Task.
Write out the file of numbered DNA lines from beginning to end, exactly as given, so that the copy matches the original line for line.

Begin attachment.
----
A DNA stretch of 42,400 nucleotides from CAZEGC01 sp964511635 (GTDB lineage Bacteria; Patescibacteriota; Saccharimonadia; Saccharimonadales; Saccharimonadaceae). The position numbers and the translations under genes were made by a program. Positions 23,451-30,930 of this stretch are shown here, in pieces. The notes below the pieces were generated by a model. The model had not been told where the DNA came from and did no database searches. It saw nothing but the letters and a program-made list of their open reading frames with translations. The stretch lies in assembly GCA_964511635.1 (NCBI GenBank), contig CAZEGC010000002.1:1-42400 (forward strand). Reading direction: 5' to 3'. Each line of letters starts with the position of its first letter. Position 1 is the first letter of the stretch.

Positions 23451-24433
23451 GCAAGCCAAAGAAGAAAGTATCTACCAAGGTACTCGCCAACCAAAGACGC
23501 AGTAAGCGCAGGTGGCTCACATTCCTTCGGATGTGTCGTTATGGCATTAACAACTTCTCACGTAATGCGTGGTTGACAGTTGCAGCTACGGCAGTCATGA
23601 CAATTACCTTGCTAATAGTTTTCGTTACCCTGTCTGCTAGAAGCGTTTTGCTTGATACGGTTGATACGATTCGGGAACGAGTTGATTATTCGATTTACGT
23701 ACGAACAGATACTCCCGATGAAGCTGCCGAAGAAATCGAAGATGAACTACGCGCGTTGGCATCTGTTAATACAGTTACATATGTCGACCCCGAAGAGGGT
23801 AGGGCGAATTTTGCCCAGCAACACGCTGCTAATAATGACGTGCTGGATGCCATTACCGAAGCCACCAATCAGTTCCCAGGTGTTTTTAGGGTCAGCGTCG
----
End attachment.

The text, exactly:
A DNA stretch of 42,400 nucleotides from CAZEGC01 sp964511635 (GTDB lineage Bacteria; Patescibacteriota; Saccharimonadia; Saccharimonadales; Saccharimonadaceae). The position numbers and the translations under genes were made by a program. Positions 23,451-30,930 of this stretch are shown here, in pieces. The notes below the pieces were generated by a model. The model had not been told where the DNA came from and did no database searches. It saw nothing but the letters and a program-made list of their open reading frames with translations. The stretch lies in assembly GCA_964511635.1 (NCBI GenBank), contig CAZEGC010000002.1:1-42400 (forward strand). Reading direction: 5' to 3'. Each line of letters starts with the position of its first letter. Position 1 is the first letter of the stretch.

Positions 23451-24433
23451 GCAAGCCAAAGAAGAAAGTATCTACCAAGGTACTCGCCAACCAAAGACGC
23501 AGTAAGCGCAGGTGGCTCACATTCCTTCGGATGTGTCGTTATGGCATTAACAACTTCTCACGTAATGCGTGGTTGACAGTTGCAGCTACGGCAGTCATGA
23601 CAATTACCTTGCTAATAGTTTTCGTTACCCTGTCTGCTAGAAGCGTTTTGCTTGATACGGTTGATACGATTCGGGAACGAGTTGATTATTCGATTTACGT
23701 ACGAACAGATACTCCCGATGAAGCTGCCGAAGAAATCGAAGATGAACTACGCGCGTTGGCATCTGTTAATACAGTTACATATGTCGACCCCGAAGAGGGT
23801 AGGGCGAATTTTGCCCAGCAACACGCTGCTAATAATGACGTGCTGGATGCCATTACCGAAGCCACCAATCAGTTCCCAGGTGTTTTTAGGGTCAGCGTCG